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Dialogue circles help build bridges between nursing students and communities of color

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Communication between a nurse and a patient carries assumptions and beliefs on both sides.

When that nurse is a student and the “patient” is the leader of a racial or ethnic minority group, the barriers to effective communication can be high.

Connie Kim Yen Nguyen-Truong, an assistant professor at the WSU College of Nursing in Vancouver, recently led an innovative communications process designed to help bridge those barriers. The teaching-learning strategy was co-authored by Michelle Closner, a PhD student at the WSU College of Nursing, and … » More …

Nurses are an important voice on medications committees

 

 

If nurses want a larger role in health care policy, they need to increase their numbers on boards and commissions. 

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WSU nursing, pharmacy students vaccinate nearly 800 people

Nearly 800 children and adults in Spokane County are protected against flu, chickenpox, measles, shingles and other illnesses thanks to students and faculty at Washington State University Health Sciences. 

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Community partners part of the lesson plan at WSU Health Sciences  

Health sciences students at Washington State University are learning leadership and service in Spokane’s East Central neighborhood. 

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Congratulations December grads!

December 2018 graduates of the WSU College of Nursing received their nursing pins at the college’s Convocation ceremony on Thursday, Dec. 6. 

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Concussion laws need adjustments, new analysis shows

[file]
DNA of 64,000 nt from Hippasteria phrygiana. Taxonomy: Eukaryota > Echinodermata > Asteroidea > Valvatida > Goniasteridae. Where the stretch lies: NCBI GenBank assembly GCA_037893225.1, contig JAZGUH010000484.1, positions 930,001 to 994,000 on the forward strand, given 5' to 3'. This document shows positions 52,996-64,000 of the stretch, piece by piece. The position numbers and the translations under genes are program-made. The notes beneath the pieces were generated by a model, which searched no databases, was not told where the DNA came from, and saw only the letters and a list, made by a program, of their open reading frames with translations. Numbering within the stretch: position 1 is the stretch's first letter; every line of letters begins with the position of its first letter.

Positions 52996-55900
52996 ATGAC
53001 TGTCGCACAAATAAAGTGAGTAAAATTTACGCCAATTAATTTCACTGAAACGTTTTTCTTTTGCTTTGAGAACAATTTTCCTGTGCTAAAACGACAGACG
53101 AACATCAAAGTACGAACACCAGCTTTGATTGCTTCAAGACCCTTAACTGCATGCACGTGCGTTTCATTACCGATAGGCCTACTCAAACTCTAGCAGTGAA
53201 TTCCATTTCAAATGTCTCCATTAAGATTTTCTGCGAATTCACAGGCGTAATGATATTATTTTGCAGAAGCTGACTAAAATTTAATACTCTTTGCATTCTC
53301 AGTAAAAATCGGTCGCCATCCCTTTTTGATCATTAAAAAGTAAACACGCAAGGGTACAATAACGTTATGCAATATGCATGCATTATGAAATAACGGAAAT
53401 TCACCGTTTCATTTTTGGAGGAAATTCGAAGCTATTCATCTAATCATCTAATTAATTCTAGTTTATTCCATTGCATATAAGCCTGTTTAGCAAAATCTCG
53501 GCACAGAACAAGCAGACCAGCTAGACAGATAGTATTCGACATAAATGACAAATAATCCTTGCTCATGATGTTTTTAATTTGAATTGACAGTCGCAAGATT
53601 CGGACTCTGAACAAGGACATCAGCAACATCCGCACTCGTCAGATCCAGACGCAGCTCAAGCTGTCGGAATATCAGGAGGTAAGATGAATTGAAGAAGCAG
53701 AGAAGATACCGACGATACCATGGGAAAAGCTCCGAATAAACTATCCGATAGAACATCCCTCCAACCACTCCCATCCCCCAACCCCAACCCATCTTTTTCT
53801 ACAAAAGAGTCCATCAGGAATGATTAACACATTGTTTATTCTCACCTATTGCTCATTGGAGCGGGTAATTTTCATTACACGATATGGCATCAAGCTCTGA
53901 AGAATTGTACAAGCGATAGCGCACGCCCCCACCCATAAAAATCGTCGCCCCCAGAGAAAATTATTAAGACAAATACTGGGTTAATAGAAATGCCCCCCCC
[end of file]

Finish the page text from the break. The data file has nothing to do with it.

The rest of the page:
In 2009 Washington became the first state to pass a law requiring that young athletes be cleared by a healthcare provider to return to play after a concussion. In the next few years all states passed similar laws as awareness of the danger of sports-related concussions grew. 

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Coug nurse draws on decades of nursing for debut mystery novel

Rita Catching had to retire from nursing to have enough time to write her first novel, a murder mystery whose main character is a nurse in Eastern Oregon. 

Janessa Graves
Rural youth with mild head injuries face higher medical costs but get less care

Families of rural children with mild head injuries pay more for medical care and get less of it, a Washington State University analysis has found. 

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Start with phones, not pills, in tackling teenage insomnia

A growing number of teenagers in Anne Mason’s psychiatric-mental health nurse practitioner practice are asking for prescriptions to get sleep medications. 

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Research Spotlight: A link between chronic pain and food insecurity

Chronic pain and depression are linked to food insecurity, according to new research headed by WSU College of Nursing PhD student Teresa Bigand. 

Washington State University